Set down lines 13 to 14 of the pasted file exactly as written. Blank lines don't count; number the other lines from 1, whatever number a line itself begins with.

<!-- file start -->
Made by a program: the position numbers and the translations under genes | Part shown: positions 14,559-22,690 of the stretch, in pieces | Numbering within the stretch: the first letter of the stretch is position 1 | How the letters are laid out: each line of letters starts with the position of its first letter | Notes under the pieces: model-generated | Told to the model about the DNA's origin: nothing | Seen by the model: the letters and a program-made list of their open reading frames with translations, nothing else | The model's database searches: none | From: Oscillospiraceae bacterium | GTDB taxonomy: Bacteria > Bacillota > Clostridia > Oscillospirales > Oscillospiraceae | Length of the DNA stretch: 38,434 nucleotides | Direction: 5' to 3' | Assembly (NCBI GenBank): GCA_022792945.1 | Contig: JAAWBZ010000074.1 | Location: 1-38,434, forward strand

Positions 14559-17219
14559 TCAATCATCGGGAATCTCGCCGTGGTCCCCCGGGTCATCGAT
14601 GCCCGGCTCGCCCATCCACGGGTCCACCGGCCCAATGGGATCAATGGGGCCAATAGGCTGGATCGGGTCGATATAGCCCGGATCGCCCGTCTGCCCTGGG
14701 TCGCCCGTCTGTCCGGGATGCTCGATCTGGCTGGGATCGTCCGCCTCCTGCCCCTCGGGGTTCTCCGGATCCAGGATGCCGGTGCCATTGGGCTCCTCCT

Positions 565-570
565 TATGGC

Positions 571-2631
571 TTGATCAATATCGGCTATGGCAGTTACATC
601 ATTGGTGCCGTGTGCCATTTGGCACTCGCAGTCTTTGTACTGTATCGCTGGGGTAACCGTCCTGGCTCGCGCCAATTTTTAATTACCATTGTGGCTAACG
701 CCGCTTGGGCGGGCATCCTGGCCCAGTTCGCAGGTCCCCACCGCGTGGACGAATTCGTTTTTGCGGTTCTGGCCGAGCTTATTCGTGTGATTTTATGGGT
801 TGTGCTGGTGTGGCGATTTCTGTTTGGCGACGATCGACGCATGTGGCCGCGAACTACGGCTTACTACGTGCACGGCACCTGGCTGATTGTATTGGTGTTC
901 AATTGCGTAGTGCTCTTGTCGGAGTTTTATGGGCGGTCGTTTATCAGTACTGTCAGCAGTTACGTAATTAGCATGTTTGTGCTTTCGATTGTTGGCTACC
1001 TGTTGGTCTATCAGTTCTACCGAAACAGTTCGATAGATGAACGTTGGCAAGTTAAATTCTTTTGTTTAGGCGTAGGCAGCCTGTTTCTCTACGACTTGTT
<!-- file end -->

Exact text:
901 AATTGCGTAGTGCTCTTGTCGGAGTTTTATGGGCGGTCGTTTATCAGTACTGTCAGCAGTTACGTAATTAGCATGTTTGTGCTTTCGATTGTTGGCTACC
1001 TGTTGGTCTATCAGTTCTACCGAAACAGTTCGATAGATGAACGTTGGCAAGTTAAATTCTTTTGTTTAGGCGTAGGCAGCCTGTTTCTCTACGACTTGTT